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The great abandonment Montezuma Castle

The traveler's notebook: stories about people & Places
By Faelan Maley

The summer I visited Montezuma Castle came from an impulsive curiosity to learn more about the world history of agriculture and how we get our food. While that may not sound too exciting, where there is food, there is culture! Regardless of why I'm traveling, I always carve out opportunities to explore - both past and present. I've shared more of these experiences in a series of visual stories called The Traveler's Notebook.

The people next door

Birdseye view of the region where the Sinagua, Anasazi and the Hohokam cultures thrived about 600 years ago. Maps created in Google Earth.

Located in Camp Verde, Arizona, these ancient cliff dwellings were once an integral part of life and basic survival for the Southern Sinagua, a pre-Columbian culture. The structure is estimated to have built between AD 1100 and AD 1350 by the Sinagua women.

The name Sinaqua translates to “without water"

The main dwelling, is a five-story stone structure with twenty rooms. Housing about 35 to 50 people - this would become part of a larger settlement that developed between AD 600 to AD 1100. Around AD 650 agriculture and pottery were are on the rise.

Archive photo: Rooms were not only used as living quarters, but also as storage, burial grounds, gatherings, and for working.
Map by NPS.gov: Floor Plan of Montezuma Castle
Most of the artifacts found within these pueblo ruins were excavated in 1933 from "Castle A" nearby Montezuma Castle. Extensive looting and degradation of the Montezuma site caused the ladders to be removed.

Sitting about 90 feet up a limestone cliff and adjacent to Beaver Creek, this alcove protected the building from exposure to harsh environmental elements. Built of limestone, roofed with sycamore logs and grass mixed with mud, it still holds 600 years after abandonment.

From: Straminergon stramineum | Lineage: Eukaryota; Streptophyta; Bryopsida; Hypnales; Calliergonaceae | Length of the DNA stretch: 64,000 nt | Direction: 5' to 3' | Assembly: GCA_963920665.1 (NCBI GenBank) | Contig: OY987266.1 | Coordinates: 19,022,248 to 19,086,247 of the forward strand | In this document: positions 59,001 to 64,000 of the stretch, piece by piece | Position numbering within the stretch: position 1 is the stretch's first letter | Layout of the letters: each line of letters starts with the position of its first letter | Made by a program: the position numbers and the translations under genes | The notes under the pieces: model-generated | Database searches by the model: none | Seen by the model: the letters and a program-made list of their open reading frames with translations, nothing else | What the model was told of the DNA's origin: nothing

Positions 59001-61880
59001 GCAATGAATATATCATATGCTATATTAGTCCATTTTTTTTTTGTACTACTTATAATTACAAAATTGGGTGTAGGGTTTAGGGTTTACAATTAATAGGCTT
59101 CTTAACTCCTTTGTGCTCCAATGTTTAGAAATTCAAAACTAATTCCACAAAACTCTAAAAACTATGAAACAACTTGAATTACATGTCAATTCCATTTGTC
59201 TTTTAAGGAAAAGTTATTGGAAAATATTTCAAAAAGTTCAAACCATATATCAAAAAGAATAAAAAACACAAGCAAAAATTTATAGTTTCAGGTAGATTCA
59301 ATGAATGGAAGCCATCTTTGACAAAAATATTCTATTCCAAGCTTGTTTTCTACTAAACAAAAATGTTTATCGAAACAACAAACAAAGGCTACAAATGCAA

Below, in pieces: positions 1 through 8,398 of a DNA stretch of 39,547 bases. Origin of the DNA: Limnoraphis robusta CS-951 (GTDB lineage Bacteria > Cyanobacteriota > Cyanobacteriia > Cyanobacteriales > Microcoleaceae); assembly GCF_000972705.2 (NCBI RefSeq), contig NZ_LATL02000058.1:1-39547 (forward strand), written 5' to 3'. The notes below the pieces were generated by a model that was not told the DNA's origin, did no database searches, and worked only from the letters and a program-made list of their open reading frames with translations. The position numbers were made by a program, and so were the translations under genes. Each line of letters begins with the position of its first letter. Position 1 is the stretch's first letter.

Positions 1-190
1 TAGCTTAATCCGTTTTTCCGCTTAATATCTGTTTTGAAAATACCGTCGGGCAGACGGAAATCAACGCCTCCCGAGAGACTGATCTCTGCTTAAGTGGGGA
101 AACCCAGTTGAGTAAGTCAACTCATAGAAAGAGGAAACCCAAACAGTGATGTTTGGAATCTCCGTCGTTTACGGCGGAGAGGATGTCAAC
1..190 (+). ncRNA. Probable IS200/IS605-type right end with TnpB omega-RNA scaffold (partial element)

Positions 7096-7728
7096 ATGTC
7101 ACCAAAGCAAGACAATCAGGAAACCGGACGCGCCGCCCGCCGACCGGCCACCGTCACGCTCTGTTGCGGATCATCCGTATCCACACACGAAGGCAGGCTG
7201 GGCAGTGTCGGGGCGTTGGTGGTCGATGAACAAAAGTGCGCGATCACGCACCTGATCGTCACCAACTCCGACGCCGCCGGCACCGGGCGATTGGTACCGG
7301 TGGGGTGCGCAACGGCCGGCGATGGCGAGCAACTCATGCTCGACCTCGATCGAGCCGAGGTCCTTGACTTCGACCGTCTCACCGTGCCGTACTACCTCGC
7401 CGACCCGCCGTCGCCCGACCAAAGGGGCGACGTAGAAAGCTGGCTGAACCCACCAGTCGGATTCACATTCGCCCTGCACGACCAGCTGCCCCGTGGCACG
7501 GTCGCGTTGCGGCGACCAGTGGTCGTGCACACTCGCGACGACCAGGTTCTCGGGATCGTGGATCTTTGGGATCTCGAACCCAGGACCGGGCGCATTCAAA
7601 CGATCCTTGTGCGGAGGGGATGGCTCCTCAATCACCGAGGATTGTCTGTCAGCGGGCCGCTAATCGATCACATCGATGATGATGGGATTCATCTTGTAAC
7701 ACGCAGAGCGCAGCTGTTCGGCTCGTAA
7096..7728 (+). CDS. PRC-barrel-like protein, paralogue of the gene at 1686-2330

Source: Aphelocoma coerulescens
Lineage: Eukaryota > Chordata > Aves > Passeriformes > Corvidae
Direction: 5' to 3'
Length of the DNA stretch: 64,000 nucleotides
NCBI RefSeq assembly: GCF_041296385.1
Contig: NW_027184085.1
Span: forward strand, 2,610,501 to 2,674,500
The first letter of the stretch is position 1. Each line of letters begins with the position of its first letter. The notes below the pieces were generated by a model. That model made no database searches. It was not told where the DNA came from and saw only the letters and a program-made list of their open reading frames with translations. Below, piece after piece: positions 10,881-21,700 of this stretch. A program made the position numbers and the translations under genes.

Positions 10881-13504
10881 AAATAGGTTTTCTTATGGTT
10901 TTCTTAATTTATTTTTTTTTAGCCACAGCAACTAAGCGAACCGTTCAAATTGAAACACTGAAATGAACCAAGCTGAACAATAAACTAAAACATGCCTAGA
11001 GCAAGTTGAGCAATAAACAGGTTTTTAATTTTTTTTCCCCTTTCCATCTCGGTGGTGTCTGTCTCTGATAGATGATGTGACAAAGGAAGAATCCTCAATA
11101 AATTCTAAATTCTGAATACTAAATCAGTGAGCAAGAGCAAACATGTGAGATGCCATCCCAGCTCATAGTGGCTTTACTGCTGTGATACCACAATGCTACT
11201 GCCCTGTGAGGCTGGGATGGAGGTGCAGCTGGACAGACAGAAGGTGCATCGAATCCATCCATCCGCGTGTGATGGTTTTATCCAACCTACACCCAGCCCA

All by design, it gave the Sinaqua resources for WIld food, medicine, shelter and farming
Top: The diorama replaced tours and ladders to the ruins, it showed what the rooms would have looked like. Bottom left: Arizona Sycamore: the roof of Montezuma Castle is still supported by sycamore beams today. Bottom right: Some alcoves may have been used for temporary shelter and other cavats for storage.
Beaver Creek today
They were a hunter-gatherer society
V-BAR-V Site Petroglyphs

Life was sustained by hunting wild animals attracted to the creek and practicing subsistence agriculture. These subsistence strategies included techniques to help them collect water in dry times and plant crops in difficult terrain. This created an abundant harvest of wild plants for edible and medicinal uses.

These mesquite bosques (Spanish for “small forests”) provided critical resources. Top row: Velvet Mesquite Center row: Oneseed Juniper Bottom row: Western Soapberry and Netleaf Hackberry

Velvet Mesquite - Pea family: The seeds and pods became ground meal and protein. Tree sap was used for resin, candy and glue. Medicinally it could be used treat eye and skin ailments.

Oneseed Juniper - Cypress family : This was the power plant- it could provided fuel, light, shelter and healing. It's wood was sturdy enough for roof beams or fences. Boiled branches gave relief from stomach ailments. The berries were used to treat pneumonia or using many berries-a laxative.

Western Soapberry -Soapberry family : The translucent yellow fruit was prepared as soap for bathing and laundry. The fruit can be harmful if ingested and may irritate skin if not prepared properly. The leaves and stems were used as infusions to treat coughs, fever and arthritis pain.

Netleaf Hackberry -Elm family : In the fall this plant produces high-calcium berries that would be eaten raw or as in jelly. The leaves were used for indigestion, the bark would have been woven into sandals. Leaves and bark made a dark dye.

Food was not a commodity
archive image: Decorative Pottery and Plain Ware

Instead, through a complex barter system, the Sinagua, traded woven baskets, clay pottery, and cotton woven cloth in return for macaws, copper, marine shells, salts, and rare pigments. Eventually they began using the Verde River as a travel corridor to the north and south. They connected with the Anasazi and the Hohokam respectively, creating a network of large communities, until shortly after AD 1300 , when the area had reached its maximum capacity for the indigenous populations. Trading created a thriving economy and community, but less than a century later, the Sinagua mysteriously vanished.

The mystery became known as The Great Abandonment

The decline of prehistoric cultures had begun. While the fate of the Sinagua people is unknown, evidence points to the Sinagua migrating to join the Hopi Mesas. Others believe they stayed and although they sometimes clashed with the Yavapai-Apache nearby, may have intermarried - returning to their hunter/gatherer roots.

All images and art (except where noted) by Backpack Films. Shot on Google Pixel XL and Olympus TG4. Created with Adobe Spark.

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Faelan Maley
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